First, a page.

Gas through Nord Stream 1 cut to 20% of capacity

Photo taken on April 28, 2022 shows the office of Russia's energy giant Gazprom in Moscow, Russia. [Photo/Xinhua]

Natural gas deliveries from Russia to Germany via the Nord Stream 1 pipeline were further reduced on Wednesday to 20 percent of capacity, the pipeline operator said.

Russian state-owned energy company Gazprom announced the reduction on Monday citing a missing turbine. Apart from a 10-day shutdown for maintenance work earlier this month, gas flows through the strategically important pipeline had already been reduced to 40 percent.

Although the situation remains "tense and further deterioration cannot be ruled out," security of supply in Germany is currently assured, the country's Federal Network Agency (BNetzA) said. The reduction also affects the transfer of gas to other European countries, such as France and Austria.

European gas TTF (Title Transfer Facility) futures were trading at around 227 euros (230 U.S. dollars) per megawatt hour on Wednesday, three times the price before the start of the Russia-Ukraine conflict. "Businesses and private consumers must prepare for significantly rising gas prices," the German network agency warned.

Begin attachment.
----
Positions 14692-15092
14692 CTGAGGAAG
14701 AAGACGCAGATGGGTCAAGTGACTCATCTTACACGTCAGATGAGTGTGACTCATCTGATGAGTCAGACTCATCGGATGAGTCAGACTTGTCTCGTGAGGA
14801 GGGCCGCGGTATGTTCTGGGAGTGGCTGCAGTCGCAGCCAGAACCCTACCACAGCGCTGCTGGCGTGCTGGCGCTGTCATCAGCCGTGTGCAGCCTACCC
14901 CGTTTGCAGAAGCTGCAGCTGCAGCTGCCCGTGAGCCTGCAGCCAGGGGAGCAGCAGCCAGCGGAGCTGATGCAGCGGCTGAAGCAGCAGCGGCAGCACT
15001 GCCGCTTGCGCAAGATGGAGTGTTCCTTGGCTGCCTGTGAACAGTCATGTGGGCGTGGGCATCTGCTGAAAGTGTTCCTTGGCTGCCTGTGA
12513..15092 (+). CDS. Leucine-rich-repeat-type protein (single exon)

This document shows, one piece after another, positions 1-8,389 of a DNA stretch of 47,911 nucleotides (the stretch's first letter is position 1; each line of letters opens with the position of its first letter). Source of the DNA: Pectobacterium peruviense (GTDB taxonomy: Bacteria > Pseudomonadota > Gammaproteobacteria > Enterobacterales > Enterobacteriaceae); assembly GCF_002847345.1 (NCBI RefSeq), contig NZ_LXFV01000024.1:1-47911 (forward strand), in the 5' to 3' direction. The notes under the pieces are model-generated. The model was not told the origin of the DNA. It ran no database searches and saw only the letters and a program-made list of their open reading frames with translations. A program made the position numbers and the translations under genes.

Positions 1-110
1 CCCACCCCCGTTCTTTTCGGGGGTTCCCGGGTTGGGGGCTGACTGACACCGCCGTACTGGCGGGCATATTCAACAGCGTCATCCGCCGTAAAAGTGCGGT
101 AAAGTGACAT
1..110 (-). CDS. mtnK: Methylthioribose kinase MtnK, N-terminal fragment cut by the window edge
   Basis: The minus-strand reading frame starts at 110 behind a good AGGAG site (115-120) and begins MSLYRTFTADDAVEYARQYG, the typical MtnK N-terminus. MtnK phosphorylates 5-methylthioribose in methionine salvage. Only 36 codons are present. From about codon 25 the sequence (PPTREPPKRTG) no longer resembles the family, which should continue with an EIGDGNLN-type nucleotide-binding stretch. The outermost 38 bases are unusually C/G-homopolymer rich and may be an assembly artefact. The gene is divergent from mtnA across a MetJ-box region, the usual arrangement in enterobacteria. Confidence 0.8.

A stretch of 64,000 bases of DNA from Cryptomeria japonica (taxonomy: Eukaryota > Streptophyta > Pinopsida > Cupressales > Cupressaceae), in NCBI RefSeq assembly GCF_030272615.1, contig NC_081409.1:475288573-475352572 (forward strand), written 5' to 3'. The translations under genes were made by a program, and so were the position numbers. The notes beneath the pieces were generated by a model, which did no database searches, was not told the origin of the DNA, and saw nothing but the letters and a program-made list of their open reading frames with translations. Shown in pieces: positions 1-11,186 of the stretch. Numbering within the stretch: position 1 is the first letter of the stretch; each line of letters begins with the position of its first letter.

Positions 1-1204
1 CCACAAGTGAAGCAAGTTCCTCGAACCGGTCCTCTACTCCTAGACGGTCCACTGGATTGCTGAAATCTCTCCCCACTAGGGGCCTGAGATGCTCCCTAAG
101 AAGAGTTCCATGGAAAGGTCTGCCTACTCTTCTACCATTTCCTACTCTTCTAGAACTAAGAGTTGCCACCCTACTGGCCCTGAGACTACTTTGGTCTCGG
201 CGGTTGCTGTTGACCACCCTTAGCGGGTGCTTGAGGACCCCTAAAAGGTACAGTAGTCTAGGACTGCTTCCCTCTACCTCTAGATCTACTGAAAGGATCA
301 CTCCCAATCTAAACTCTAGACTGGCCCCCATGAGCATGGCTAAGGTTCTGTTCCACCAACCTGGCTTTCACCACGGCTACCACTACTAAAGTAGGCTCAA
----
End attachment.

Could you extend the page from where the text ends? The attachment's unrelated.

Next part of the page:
Prices for energy products in Germany have been rising sharply and were up 38 percent year-on-year in June, according to the Federal Statistical Office (Destatis). Heating oil prices more than doubled, while natural gas was around 61 percent more expensive.

Germany has allowed more coal-fired power generation as a result of reduced gas supplies and is discussing a halt to the country's nuclear phase-out. Continued operation of the remaining nuclear power plants beyond the end of the year could not be ruled out, according to Minister of Economic Affairs and Climate Action Robert Habeck.

In order to prepare for the coming winter, the energy ministers of the European Union (EU) member states agreed on Tuesday on a voluntary 15 percent reduction target for gas use from the average from 2017-2021 until the end of March 2023.

"We are doing everything we can to ensure that there is no gas shortage," Habeck said. "We have to save energy and find alternative sources."

The EU decision has also made it possible to trigger a "Union alert" once security of supply reaches crisis levels. In this case, gas demand reduction would become mandatory. Member states that are not connected to the gas networks of other member states are exempt from mandatory gas reductions.

"We are now ready to address our energy security at European scale, as a Union," European Commission President Ursula von der Leyen said.